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Buying British? State aid and trade post-Brexit

20 December 2019

The policy of the newly elected UK Government is to obtain, as soon as possible, the Westminster Parliament’s approval of the revised Withdrawal Agreement that was negotiated with the EU in October 2019. Given the new Government’s majority of 80, it seems inevitable that it will be able to do so.

The UK will thus leave the EU on 31 January 2020, and there will then be a transitional period until 31 December 2020, during which EU law will continue to apply, to allow time to negotiate the future relationship.

Will Cole
Will Cole

The background

Two of the areas in which EU law has had a particular impact on economic life in the UK are state aid and free movement of goods. State aid is shorthand for a set of rules which prohibit Member States from distorting competition by granting aid to specific businesses. Free movement of goods is one of the four freedoms of the European Single Market, achieved by the EU’s customs union and the prohibition of discrimination against imports from other Member States. Currently, the European Commission polices these matters.

The level playing field

The direction of travel of former Prime Minister Theresa May’s original Withdrawal Agreement was towards close alignment between the UK and the EU in these areas. Under the Northern Ireland Protocol (the so-called Backstop), in the absence of a future relationship agreement, the UK would have been legally committed to non-regression on a number of areas including state aid and competition, in order to maintain a level playing field with the EU, and the UK would have remained in the EU’s customs union.

The accompanying Political Declaration recorded an intention to build upon these level playing field arrangements in the future relationship, and to forge a trading relationship that was “as close as possible”. However, following Prime Minister Johnson’s October 2019 Agreement, the level playing field is now mentioned only in the revised, and non-binding, Political Declaration, re-framed as an aspiration to make “robust commitments” to prevent distortions of trade and unfair competitive advantages. There is no longer any mention of the future trading relationship being as close as possible. Legally, greater divergence in these areas is now a possibility.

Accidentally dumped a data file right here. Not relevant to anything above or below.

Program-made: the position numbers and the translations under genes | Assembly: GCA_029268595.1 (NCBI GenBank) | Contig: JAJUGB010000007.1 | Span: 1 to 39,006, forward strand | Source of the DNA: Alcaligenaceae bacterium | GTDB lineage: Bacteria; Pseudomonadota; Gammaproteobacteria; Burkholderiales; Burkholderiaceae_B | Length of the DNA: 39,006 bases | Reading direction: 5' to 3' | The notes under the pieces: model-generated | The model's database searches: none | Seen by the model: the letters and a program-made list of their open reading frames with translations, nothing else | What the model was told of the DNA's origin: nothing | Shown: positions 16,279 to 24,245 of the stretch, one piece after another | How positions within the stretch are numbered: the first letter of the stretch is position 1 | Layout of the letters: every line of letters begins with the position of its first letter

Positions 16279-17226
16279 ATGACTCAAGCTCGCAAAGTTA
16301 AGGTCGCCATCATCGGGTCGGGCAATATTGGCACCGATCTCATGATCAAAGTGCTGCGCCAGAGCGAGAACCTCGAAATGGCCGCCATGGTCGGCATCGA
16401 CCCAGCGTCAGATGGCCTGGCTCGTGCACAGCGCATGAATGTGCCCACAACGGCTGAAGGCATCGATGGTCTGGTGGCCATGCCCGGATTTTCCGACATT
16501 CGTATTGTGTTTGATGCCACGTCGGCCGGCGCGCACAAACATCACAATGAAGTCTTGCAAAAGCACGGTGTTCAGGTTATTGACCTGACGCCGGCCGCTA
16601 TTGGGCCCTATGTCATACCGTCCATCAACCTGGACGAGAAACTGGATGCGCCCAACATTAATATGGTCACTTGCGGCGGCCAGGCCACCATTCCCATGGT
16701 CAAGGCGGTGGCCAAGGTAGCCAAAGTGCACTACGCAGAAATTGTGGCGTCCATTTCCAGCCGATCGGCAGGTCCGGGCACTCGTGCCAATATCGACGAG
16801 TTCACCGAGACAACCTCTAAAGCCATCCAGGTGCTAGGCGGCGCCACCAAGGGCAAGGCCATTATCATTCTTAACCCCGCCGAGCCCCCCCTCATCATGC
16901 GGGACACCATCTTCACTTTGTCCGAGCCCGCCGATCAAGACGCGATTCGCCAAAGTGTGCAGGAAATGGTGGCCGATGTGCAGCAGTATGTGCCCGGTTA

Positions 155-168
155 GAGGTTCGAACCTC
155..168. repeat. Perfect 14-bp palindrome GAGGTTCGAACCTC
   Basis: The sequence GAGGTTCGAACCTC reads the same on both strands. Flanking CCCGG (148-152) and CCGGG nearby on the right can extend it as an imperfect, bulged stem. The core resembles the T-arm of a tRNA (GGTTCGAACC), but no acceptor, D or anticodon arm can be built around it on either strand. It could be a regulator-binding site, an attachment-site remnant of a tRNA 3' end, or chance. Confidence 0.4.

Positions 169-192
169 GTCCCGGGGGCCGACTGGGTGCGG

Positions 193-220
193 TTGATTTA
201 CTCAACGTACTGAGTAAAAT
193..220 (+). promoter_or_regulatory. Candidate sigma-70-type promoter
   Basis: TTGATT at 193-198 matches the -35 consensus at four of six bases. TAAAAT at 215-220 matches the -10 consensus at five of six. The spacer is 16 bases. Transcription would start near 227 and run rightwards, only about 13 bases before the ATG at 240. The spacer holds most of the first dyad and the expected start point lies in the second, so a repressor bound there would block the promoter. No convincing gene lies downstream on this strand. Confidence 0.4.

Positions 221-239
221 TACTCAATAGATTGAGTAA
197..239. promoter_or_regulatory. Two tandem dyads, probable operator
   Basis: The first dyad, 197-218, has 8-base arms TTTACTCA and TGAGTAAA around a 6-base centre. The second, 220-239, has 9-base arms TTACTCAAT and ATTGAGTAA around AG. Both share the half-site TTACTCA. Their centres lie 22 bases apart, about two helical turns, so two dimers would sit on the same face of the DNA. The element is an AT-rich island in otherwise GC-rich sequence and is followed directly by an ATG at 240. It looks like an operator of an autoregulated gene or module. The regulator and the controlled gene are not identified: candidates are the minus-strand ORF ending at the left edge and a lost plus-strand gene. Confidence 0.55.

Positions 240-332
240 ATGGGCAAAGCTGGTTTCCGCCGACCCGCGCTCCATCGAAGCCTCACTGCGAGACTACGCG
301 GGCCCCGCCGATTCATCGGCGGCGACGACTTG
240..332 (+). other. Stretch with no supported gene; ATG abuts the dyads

Greater divergence

There have been signs recently that the Government will try to make use of this increased scope for divergence. On 29 November, during the General Election campaign, Mr Johnson announced that exiting the EU would give his Government the freedom to provide prompt state aid “within days” to struggling British industries, and to instruct the public sector to start “Buying British”.

Striking a balance

That said, whilst these policies may now be more legally feasible, they are potentially anathema to the EU. They may well be unable to survive contact with the political reality of negotiating a new free trade agreement.

It is likely that the EU will try to link the degree of the UK’s access to its Single Market to the levelness of the regulatory playing field on state aid, and it will be interesting to see where Mr Johnson sees the balance between free trade with the EU and protectionism lying.

At the time of writing, the detail of the proposed shake up of these rules is yet to be published. We at BTO will be keeping a close eye on developments in these areas and Brexit generally, and helping our clients navigate the unpredictable waters ahead.

Contact: Will Cole, Partner T: 0131 222 2939 E:


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